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Watch TV in Colorado, face an onslaught of political ads

The ominous-sounding narrator in Republican Bob Beauprez's TV ad asks viewers to ponder a question before casting ballots in the state's gubernatorial contest: With his opponent John Hickenlooper as governor, is your family safe?

Another narrator, less fearful in tone, speaks on behalf of Democratic Sen. Mark Udall, warning that "Colorado just can't trust the real Cory Gardner" when it comes to his bid for U.S. Senate, because of his shifting positions on women's reproductive rights.

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And a third, this one sponsored by the Democratic Governors Assn., notes that during Beauprez's failed 2006 run for governor he would "oppose funding for Planned Parenthood."

These are just part of what seems like an endless loop of television ads targeting Colorado voters in the final days before Tuesday's midterm election. The onslaught of ads in this centrist state -- most of them for close races for governor and U.S. Senate -- are coming at viewers from both the candidates and deep-pocketed outside groups pushing their favorites.

Ballots in the state's all-mail election were sent to voters in mid-October, yet a steady stream of ad buys continue to be reserved in the Denver and Colorado Springs media markets up until election day in an effort to court voters in the midterms.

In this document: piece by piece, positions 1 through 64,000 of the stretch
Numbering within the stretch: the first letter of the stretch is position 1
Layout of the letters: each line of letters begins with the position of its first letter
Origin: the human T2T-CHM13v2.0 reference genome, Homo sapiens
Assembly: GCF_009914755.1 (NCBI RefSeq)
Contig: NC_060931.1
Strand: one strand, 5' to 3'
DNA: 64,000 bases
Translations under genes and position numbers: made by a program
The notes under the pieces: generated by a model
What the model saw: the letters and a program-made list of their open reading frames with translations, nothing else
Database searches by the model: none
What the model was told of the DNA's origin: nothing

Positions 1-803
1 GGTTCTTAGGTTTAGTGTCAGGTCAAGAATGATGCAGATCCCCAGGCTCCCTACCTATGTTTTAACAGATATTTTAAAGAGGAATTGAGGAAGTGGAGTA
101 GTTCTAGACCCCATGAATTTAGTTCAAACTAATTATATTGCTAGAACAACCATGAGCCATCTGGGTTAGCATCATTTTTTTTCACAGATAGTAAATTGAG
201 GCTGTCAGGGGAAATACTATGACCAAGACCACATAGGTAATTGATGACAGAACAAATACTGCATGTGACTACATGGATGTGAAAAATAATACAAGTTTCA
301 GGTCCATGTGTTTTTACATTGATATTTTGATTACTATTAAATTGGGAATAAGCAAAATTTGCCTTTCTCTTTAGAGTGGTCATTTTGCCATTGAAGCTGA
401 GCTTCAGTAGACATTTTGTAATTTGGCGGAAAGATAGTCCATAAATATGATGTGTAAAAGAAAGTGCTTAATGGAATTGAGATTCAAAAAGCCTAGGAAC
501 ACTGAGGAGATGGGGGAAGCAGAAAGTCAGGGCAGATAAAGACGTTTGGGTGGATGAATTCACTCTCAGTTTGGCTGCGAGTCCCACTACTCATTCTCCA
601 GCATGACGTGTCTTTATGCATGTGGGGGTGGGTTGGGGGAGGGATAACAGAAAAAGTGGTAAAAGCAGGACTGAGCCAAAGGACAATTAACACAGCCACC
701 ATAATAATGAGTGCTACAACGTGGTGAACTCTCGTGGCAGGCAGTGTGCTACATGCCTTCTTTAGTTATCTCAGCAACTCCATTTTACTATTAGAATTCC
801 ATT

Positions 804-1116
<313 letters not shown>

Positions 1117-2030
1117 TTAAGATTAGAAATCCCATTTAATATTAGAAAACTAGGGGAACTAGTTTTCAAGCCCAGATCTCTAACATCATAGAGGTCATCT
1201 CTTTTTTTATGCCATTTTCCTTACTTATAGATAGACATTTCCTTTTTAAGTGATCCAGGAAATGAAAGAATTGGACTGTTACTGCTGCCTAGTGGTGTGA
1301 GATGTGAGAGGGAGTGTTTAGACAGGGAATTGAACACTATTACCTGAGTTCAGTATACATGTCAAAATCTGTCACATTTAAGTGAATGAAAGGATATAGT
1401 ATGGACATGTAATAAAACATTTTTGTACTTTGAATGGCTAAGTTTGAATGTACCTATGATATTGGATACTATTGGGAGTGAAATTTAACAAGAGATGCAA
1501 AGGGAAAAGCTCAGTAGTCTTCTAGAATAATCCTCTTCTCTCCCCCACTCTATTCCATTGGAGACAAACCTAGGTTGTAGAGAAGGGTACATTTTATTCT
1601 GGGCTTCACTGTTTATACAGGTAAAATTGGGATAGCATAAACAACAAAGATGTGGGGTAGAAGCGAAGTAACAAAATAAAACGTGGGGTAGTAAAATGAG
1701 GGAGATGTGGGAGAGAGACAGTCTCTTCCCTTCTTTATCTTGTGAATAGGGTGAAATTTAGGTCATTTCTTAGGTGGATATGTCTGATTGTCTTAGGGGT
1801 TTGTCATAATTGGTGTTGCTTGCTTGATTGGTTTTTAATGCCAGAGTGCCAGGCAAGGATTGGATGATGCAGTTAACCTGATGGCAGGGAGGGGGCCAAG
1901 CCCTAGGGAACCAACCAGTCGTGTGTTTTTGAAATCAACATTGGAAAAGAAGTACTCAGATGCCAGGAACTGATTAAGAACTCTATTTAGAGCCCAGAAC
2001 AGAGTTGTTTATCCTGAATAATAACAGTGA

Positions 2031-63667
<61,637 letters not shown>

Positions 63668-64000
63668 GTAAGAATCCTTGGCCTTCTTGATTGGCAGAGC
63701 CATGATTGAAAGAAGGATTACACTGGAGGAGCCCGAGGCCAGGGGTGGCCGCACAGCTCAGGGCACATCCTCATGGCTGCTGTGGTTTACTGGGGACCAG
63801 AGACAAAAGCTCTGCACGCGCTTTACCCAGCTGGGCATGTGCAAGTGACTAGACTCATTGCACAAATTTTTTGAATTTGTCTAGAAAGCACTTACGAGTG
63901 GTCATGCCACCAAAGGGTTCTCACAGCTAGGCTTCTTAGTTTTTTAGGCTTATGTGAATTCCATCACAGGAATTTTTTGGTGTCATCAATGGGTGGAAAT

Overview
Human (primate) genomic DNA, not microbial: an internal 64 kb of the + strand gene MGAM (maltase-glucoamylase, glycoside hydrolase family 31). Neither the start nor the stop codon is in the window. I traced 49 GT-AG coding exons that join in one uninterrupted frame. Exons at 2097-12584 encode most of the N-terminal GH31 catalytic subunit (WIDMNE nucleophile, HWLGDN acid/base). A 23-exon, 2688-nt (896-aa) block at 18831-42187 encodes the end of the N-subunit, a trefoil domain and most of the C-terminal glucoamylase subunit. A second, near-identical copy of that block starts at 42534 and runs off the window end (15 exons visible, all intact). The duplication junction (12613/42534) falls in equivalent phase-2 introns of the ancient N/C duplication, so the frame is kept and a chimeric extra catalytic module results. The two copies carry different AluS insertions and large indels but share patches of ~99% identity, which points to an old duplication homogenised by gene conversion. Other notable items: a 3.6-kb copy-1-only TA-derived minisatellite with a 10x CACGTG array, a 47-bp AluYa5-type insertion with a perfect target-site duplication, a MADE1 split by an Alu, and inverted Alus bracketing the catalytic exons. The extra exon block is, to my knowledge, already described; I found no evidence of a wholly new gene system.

Nationwide, more than $1 billion will be spent on television advertising in federal and gubernatorial races by candidates and special interest groups, according to a recent study by the nonpartisan Wesleyan Media Project.

Denver is the top media market by ad volume, with 78,000 ads aired by Oct. 23, at a cost of about $77 million. And Colorado Springs -- the second most populous city in Colorado -- ranks No. 7 and had seen 41,000 ads airing at a cost of $11.3 million.

On Saturday, more than a third of the television ads to air during the half hour 10 p.m. newscast for local CBS affiliate KKTV-11 here in southern Colorado were political, centered primarily on the gubernatorial and U.S. Senate contests.

Udall, who is seeking a second term, and Gardner, a Republican who vacated a safe GOP House seat in eastern Colorado to run against the Democrat, have raised a total of more than $25 million, making for one of the most expensive statewide races in Colorado history.

The majority of that money has gone toward television advertising.

In the governor's race, Hickenlooper, a quirky former brewery owner and two-term Denver mayor, has eschewed running negative ads in his contest against Beauprez, which poll after poll shows as a dead heat.

Many of Hickenlooper's ads have focused on his time as a business owner and the work his administration did in rebuilding roads and bridges after massive flooding ravaged much of the state in September of 2013. Still, the DGA has offered Hickenlooper cover by attacking Beauprez on issues such as abortion rights and his past support for personhood measures that would have afforded full human rights from conception onward.

For his part, Beauprez has homed in on public safety practices under  Hickenlooper. Last year, Hickenlooper granted a temporary reprieve to a death row inmate convicted of killing several people at a suburban Denver Chuck E. Cheese's in the early 1990s.

"As governor, I'll stand up for Colorado," says Beauprez in a recent ad, flanked by local sheriffs and George Brauchler, the Arapahoe County district attorney who has sought the death penalty for accused Aurora theater gunman James Holmes. "And work with law enforcement to keep us safe."

Twitter: @kurtisalee 

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